Fast Take: When Bad Headlines Overshadow Good Science

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It only took two weeks into 2017 to have splashy, click bait headlines from a new study, generating a swirl of confusion about food.  Even more troubling is the complete disregard of the important findings in Pascual, et al.’s study, published in Nature. 

This study was the first to link a specific marker on human cancer cells (skin, ovarian, bladder, lung, and breast) to metastasis (AKA the spread of cancer).  Let me repeat this again. These researchers identified a way to tell when cancers begin to spread. Think that’s a pretty big deal? You should. It’s probably a big reason why this study was published in one of the most respected scientific journals. Dr. Lara Bennett, science communications manager at Worldwide Cancer Research called these findings “game-changing” and said this research could lead to the development of “treatment that could save thousands of lives each year.”

And yet, the media’s reporting of this study mentions NOTHING about this important discovery. Instead, they focus on the second part of the study, which investigated the link between a specific saturated fatty acid (palmitic acid) and its effect on cancer metastasis in mice. We’ve written before about how the findings from controlled animal studies need to be taken with a (large) grain of salt.

Animal studies are important. They can help establish safety thresholds for specific ingredients, like your favorite low-calorie sweetener, or allow for pilot testing of specific hypotheses. But, this recent round of reporting fails to mention these findings need replication in human studies. It is important to remember that authoritative organizations such as the U.S. Food and Drug Administration (FDA) and the European Food Safety Authority (EFSA) do not recommend a ban on palm oil or that people stop consuming it.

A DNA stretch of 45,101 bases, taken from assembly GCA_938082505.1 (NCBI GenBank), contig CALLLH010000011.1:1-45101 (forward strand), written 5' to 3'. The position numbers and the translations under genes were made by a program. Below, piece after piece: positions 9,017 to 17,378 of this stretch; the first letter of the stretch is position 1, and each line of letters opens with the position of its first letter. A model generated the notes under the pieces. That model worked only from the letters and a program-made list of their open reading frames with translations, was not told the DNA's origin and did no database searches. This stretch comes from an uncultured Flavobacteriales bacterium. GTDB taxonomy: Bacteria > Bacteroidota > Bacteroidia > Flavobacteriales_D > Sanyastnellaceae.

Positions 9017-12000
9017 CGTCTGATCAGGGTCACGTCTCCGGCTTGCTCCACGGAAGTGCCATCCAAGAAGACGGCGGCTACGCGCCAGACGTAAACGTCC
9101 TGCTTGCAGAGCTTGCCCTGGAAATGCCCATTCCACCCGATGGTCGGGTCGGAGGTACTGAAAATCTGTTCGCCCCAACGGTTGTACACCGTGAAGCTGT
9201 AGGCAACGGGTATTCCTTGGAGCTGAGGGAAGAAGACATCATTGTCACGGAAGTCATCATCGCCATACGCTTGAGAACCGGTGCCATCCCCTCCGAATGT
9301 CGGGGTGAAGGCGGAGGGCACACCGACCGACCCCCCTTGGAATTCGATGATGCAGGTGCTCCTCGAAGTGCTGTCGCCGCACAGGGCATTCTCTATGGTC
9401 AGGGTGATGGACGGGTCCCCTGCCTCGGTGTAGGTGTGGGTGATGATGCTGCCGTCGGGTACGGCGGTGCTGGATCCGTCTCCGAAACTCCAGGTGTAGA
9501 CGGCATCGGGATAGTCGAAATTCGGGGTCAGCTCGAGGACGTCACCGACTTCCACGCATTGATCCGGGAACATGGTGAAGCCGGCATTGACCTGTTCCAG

Palm oil is derived from the fruit of the oil palm tree. It is one of the most used vegetable oils in the world due to it’s unique characteristics, including being a safe replacement for partially hydrogenated oils, which are currently being phased out of the food supply.

Palmitic acid (the main saturated fatty acid used in this study and the primary fatty acid found in palm oil) is listed as an approved food additive by the FDA. It is higher in saturated fat compared to other oils, and saturated fats are a large part of the recent fat discussion and debate. The 2015-2020 Dietary Guidelines recommend limiting saturated fat intake to less than 10 percent of your total calories. Additionally, it’s important to focus on the type of fat (more than the amount) in our diet. Try swapping out saturated fats for unsaturated varieties, such as those found in nuts, seeds, avocados, fatty fish, and vegetable oils. 

As we progress into the New Year, it is my sincerest hope that we are able to read, stop, and think critically about new studies. I would like to emphasize the stop part. Let’s take the time to pause and reflect instead of spreading hype and fear. In 2017, let’s spread more knowledge instead of misinformation.